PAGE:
I find this concept of campaigning, especially the amount of time, energy, personnel, resources, and finances spent on it, ridiculously irritating.  If only they were spent on actual progress and fulfillment of the party agendas, none would require any campaigning!  That's my simple reasoning.  That minor parties or those who haven't yet had the opportunity to show their expertise need campaigning is something I perfectly agree with and whole-heartedly support.  But others, especially those already in the limelight, the opposition and mainly the ruling party or candidates, really need not do anything other than their best during their tenure.  People who actually see the good they do, will naturally vote for them based on their past performance.  The very fact that they spend sleepless nights canvassing and advertising and doling out speeches and promises, during the election campaigning, is an obvious proof that they haven't really done their best during their time in power.  If they honestly do their best when they actually have the possibility and power to do so, all that they need to say or point to, prior to elections,(if at all) is already evident achievements! Not bloated figures or promises.  And certainly not the drawbacks or failings of others (one does that when one does not have anything good to say about oneself!).  If only politicians would work as hard and as dedicatedly as during their campaigning spree, while in office or tenure, progress and growth would automatically appeal to the voter.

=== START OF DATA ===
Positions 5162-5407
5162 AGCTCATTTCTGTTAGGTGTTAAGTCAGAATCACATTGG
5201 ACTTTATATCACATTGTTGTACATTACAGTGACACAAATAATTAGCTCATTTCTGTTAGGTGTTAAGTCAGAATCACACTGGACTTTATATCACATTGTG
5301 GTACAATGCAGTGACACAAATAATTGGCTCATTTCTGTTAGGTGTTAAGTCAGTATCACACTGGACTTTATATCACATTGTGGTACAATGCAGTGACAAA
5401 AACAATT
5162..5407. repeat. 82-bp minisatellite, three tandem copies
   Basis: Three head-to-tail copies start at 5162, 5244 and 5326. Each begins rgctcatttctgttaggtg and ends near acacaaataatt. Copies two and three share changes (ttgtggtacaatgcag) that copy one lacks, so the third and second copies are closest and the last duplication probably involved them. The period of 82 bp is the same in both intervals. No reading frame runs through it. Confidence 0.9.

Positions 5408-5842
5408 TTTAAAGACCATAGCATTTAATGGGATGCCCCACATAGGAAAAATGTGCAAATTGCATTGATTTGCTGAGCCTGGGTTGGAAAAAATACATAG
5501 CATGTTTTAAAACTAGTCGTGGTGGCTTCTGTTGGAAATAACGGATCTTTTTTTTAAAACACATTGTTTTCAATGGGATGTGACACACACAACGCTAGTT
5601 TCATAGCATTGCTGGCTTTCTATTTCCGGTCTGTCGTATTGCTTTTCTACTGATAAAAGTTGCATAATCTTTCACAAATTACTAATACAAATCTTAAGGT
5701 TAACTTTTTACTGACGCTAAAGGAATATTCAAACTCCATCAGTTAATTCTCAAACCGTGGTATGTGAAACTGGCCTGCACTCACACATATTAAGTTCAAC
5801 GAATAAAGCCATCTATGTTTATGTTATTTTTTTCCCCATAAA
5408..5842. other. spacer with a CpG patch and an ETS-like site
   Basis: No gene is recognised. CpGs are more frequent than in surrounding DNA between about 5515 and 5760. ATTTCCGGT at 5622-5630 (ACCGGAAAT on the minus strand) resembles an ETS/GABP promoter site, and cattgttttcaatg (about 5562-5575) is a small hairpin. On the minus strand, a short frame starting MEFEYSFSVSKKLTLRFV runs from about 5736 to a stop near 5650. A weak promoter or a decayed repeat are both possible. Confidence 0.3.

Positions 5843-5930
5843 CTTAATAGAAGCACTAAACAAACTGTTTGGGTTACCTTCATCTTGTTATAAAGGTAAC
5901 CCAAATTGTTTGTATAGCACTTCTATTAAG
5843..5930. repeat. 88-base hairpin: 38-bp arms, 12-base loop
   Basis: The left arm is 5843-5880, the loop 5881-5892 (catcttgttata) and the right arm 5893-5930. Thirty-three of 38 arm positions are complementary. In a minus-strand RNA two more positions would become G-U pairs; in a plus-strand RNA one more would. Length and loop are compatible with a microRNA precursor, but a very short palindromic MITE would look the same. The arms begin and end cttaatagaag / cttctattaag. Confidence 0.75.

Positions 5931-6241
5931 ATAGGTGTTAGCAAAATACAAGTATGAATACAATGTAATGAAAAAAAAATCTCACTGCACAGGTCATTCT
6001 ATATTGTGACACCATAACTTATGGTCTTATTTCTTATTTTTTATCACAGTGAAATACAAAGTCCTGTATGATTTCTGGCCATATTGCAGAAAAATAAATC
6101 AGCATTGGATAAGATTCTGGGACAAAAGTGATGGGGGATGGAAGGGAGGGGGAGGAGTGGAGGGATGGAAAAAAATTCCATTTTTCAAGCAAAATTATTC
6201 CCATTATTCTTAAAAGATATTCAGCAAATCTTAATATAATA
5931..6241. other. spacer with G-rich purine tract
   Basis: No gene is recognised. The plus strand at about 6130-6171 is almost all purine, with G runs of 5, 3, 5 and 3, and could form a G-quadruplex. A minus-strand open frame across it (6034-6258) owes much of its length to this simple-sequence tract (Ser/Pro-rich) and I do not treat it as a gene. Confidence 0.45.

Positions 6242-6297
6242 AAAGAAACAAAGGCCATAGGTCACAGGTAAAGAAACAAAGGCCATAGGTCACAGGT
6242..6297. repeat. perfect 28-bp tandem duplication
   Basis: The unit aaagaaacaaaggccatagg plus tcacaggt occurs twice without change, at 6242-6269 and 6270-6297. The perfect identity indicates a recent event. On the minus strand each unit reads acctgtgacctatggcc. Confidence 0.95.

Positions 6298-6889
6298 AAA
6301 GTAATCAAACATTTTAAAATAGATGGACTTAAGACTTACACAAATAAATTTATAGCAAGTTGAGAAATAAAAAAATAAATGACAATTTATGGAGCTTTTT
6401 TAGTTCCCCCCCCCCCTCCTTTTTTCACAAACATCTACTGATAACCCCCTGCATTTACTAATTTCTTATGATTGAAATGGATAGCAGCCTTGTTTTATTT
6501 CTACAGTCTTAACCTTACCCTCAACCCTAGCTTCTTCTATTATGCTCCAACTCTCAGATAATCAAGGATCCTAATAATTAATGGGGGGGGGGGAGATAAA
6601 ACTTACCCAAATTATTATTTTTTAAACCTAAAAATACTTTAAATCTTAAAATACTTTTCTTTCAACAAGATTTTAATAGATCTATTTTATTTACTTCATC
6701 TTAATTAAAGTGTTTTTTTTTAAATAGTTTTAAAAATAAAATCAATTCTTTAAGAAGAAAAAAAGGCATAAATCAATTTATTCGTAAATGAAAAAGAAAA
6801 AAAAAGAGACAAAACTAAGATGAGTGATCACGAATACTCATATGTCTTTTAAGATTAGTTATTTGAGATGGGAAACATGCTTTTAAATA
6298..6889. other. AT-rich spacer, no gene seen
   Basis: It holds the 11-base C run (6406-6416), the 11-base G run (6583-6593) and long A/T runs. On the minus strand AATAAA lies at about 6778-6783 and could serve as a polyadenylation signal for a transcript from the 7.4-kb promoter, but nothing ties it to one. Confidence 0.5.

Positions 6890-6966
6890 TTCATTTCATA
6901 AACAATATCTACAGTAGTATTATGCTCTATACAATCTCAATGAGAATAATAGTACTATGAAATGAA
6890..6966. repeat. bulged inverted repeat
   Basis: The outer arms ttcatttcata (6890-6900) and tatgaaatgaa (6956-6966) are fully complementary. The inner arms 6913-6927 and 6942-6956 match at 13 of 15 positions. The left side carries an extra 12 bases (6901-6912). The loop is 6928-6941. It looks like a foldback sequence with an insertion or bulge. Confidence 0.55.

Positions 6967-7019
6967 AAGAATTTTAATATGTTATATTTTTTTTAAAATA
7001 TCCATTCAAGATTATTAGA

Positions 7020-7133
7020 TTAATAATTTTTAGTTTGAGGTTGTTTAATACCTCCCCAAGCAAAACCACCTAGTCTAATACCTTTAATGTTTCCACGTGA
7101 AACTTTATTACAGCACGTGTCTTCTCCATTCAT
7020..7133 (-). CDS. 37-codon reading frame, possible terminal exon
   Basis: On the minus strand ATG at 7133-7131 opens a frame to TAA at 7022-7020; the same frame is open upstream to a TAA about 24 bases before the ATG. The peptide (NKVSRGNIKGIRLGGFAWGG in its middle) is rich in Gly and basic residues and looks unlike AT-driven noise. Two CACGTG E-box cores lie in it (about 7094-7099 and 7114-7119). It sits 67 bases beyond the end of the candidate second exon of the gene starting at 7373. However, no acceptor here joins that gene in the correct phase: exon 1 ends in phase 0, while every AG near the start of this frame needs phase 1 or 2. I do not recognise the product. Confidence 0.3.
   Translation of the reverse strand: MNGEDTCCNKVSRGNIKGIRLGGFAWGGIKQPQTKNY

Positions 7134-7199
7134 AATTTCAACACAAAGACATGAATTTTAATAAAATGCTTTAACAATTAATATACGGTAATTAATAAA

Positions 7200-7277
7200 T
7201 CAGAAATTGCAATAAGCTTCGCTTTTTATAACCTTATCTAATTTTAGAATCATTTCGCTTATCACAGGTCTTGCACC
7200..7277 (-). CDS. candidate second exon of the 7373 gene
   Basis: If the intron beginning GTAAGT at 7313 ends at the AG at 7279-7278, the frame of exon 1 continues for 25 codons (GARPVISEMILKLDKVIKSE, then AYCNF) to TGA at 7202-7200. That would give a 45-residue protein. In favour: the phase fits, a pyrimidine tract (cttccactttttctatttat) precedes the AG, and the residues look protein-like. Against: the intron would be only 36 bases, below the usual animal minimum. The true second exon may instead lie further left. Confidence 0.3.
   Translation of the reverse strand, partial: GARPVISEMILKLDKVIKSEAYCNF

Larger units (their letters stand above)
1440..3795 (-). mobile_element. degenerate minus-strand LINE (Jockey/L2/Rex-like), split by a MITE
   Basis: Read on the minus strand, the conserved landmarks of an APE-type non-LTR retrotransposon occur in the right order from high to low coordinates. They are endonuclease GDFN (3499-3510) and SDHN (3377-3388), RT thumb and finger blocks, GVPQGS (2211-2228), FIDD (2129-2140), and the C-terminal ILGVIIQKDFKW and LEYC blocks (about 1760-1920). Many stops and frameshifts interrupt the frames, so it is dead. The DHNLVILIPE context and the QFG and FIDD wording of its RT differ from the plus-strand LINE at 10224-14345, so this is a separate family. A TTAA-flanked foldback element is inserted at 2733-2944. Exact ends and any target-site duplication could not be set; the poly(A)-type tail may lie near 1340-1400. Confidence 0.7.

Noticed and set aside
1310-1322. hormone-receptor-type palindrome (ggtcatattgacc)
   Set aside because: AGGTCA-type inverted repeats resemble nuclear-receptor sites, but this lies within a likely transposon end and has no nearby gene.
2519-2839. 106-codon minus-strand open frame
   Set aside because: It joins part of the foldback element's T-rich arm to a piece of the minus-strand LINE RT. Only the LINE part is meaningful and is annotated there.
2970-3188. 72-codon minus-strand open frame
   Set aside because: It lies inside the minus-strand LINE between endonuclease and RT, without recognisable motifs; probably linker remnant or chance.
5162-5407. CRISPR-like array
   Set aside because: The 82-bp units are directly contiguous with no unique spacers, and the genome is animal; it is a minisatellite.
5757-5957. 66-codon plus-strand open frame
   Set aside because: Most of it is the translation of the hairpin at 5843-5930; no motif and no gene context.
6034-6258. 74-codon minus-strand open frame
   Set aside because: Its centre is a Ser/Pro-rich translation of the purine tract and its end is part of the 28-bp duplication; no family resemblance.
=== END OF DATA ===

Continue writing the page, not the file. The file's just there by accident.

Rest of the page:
Unfortunately I think the general population is still too naive and fickle.  Politicians aware of this weakness, make the most of it, for a couple of months and then rest for years to come!  

Friday, 3 May 2019

Exam invigilation

Am truly thrilled to have applied for and got the opportunity to invigilate during the ongoing university exams.  The very feeling of being amidst young people, especially in one of their most tense and anxious moments of student life, and being there as a friend, a helper and someone who can ease all that cramping, even if it is just a little... that's great.